The Government is also authorized to detain certain aliens already in the country [referring to legal permanent residents like Alejandro Rodriguez]. Section 1226(a)’s default rule permits the Attorney General to issue warrants for the arrest and detention of these aliens pending the outcome of their removal proceedings. The Attorney General “may release” these aliens on bond, “[e]xcept as provided in subsection (c) of this section.” Section 1226(c) in turn states that the Attorney General “shall take into custody any alien” who falls into one of the enumerated categories involving criminal offenses and terrorist activities, §1226(c)(1), and specifies that the Attorney General “may release” one of those aliens “only if the Attorney General decides” both that doing so is necessary for witness-protection purposes and that the alien will not pose a danger or flight risk, §1226(c)(2). […]

Nothing in §1226(a), which authorizes the Attorney General to arrest and detain an alien “pending a decision” on removal and which permits the Attorney General to release the alien on bond, supports the imposition of periodic bond hearings every six months in which the Attorney General must prove by clear and convincing evidence that continued detention is necessary.

Writing for the liberal NPR, Domenico Montanaro, Richard Gonzalez and Nina Totenberg point out that:

The case, Jennings v. Rodriguez, has implications for legal permanent residents whom the government wants to deport because they committed crimes and for asylum seekers who are awaiting a court date after turning themselves in at the border. Immigrant advocates contend that many of these immigrants have a right to be free on bail until their case is heard.

The decision reversed a Ninth Circuit ruling, but this is not the last word and could come back to the high court. The Supreme Court sent the case the back to the lower court with two questions unresolved. First, whether indefinite detention without a chance for bail is unconstitutional. Second, whether the challenge to that no-bail provision can be brought as a class action, instead of as individual cases.

Writing for the dissenting minority opinion, an outraged and hyperbolic Justice Stephen G. Breyer called SCOTUS’ Jennings v. Rodriguez ruling “legal fiction” that would leave the government “free to starve, beat, or lash those held within our boundaries”.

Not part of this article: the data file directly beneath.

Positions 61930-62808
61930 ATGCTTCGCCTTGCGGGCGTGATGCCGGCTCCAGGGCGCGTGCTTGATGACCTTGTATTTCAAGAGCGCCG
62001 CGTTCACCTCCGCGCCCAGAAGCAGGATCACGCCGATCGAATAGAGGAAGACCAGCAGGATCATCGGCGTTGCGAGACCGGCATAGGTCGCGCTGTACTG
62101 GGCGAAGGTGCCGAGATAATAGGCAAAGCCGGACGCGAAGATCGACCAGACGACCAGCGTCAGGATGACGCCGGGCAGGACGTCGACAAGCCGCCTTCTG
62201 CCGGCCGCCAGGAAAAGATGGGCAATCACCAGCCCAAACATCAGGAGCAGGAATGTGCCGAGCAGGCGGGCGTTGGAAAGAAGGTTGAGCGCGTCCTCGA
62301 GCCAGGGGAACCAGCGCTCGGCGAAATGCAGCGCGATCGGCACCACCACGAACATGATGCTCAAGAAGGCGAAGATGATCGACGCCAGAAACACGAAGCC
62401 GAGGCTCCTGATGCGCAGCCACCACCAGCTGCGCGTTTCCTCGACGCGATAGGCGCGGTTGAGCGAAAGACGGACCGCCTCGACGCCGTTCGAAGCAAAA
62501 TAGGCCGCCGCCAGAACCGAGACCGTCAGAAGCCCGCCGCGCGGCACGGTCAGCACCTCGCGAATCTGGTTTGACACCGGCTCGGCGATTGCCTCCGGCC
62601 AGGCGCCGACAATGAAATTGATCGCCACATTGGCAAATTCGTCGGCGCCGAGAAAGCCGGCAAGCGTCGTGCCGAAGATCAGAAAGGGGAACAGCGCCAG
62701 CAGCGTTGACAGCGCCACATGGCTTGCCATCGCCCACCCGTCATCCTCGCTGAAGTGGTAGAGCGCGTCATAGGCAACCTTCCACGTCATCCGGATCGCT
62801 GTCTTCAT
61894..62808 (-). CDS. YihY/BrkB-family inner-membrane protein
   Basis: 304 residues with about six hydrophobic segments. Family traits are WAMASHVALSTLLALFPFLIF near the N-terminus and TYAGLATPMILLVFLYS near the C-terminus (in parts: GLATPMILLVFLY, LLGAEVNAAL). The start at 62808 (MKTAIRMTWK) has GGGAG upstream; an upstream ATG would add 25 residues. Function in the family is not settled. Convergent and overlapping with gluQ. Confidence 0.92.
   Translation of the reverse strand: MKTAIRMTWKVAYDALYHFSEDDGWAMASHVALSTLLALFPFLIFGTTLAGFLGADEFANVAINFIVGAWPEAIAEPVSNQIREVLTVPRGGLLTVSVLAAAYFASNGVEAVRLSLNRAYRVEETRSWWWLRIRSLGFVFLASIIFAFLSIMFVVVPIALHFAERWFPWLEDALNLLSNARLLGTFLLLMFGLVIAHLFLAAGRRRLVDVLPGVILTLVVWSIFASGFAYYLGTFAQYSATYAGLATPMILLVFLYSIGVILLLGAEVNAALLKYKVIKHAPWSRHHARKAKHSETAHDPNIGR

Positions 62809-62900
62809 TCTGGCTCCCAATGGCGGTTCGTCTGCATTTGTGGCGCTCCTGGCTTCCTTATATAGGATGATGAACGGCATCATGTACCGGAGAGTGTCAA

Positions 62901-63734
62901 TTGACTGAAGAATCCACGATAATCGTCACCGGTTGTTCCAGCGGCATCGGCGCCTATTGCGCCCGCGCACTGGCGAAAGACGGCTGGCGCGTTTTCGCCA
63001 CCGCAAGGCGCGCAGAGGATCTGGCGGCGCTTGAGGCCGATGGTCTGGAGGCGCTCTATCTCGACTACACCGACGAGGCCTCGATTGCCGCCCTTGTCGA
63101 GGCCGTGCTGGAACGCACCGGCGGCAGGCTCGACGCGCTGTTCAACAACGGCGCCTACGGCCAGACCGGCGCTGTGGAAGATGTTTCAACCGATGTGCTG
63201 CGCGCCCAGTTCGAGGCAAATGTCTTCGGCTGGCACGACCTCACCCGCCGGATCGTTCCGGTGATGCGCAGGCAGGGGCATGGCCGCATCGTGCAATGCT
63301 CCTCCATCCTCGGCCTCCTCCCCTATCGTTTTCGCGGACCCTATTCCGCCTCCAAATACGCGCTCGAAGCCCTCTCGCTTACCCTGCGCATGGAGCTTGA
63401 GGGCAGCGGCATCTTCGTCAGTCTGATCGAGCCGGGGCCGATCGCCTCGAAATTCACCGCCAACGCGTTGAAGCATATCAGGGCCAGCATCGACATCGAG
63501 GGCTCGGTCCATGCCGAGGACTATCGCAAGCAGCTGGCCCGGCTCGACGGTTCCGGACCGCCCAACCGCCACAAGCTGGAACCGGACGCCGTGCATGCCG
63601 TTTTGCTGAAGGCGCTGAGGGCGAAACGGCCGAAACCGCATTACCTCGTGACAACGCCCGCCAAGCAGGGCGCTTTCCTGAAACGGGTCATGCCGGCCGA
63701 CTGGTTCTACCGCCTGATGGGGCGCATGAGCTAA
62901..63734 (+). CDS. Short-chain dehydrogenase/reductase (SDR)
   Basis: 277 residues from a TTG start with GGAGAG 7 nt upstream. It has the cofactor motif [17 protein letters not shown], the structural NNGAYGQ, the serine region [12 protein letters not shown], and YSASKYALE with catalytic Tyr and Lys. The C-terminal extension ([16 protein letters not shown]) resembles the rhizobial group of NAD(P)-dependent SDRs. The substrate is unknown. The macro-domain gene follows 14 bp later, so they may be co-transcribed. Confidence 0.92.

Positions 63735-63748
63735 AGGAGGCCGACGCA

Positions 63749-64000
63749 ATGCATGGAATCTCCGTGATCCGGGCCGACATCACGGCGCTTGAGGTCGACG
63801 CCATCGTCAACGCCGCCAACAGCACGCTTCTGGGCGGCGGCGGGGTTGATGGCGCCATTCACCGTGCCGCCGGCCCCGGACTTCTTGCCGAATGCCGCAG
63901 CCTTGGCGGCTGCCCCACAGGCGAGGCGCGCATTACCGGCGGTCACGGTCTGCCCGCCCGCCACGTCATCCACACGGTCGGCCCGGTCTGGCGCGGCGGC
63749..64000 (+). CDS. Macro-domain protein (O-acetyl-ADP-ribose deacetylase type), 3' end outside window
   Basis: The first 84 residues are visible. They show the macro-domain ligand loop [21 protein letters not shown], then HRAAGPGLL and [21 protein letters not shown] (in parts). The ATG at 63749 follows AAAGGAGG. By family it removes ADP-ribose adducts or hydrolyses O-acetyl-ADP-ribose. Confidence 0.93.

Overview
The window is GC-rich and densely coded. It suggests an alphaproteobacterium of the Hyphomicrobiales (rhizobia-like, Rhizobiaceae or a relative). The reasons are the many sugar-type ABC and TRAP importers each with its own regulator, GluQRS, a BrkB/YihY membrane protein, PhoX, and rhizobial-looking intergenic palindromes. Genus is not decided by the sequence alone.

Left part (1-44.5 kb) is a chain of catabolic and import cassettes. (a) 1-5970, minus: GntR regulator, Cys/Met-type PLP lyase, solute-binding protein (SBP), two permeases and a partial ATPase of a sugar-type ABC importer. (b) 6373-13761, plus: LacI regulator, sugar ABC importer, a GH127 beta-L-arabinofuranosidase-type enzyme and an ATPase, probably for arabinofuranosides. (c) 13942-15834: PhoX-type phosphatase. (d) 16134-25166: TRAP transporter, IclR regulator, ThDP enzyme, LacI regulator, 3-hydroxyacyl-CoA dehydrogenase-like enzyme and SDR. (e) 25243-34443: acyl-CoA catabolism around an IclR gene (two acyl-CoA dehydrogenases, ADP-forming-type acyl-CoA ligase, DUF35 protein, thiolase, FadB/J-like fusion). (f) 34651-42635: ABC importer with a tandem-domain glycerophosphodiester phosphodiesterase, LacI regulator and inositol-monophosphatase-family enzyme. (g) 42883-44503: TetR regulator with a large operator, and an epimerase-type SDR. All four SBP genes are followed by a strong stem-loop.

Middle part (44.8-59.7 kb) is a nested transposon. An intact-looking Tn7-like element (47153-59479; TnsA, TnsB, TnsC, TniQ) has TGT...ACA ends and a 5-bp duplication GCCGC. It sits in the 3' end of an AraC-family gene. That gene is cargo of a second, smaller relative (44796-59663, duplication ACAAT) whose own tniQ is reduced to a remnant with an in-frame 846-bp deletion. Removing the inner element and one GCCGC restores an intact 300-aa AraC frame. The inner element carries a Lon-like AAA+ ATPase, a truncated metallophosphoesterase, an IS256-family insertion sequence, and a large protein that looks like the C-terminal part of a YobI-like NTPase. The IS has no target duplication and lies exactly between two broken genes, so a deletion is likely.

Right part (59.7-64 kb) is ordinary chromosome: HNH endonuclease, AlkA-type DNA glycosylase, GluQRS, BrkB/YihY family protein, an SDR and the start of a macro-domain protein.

See also:



33 responses to “Supreme Court: Detained aliens are not entitled to US citizen right

  1. Excellent news, common sense prevails.

    Liked by 3 people

  2. Hadenoughalready

    Excellent news!
    I’m going to repeat myself and state unequivocally that, akin to unicorns, there’s NO SUCH THING as an “illegal immigrant”.
    An “immigrant” comes through the front door with permission of the owner.
    An “illegal” breaks-in in spite of the owner’s objections.
    Those here “illegally” are aliens – foreign entities present without permission.

    Let’s get back to calling them “illegal aliens”, such as they are. Enough of this politically correct line of bullshit. It only confuses the situation.

    Liked by 3 people

    • Hadenoughalready . . . . My opinion is that you are savvy enough and understand the laws of this land to the point that would say you could replace Justice Steven G Beyer on the Supreme Court. It is high time that our “C-O-U-R-T-S” get back to business, brush up on Our Constitution and proceed again with doing the people’s judicial business. All of this nonsense of thinking that “illegal guests” here in our country are to be afforded the same rights as “legal citizens” is just a plain travesty. Besides being down right STUPID!

      I would wonder if people who see those in authority authorizing the provision of attorney’s to represent illegal aliens in court, paid for out of the public treasury; or the payment of bonds, or anything else that an illegal guest in our country . . . . the person actually seeing this grievance should be able to call someone in the DA’s office to report this act as an illegal act in view of the above judgement put out by the SCOTUS.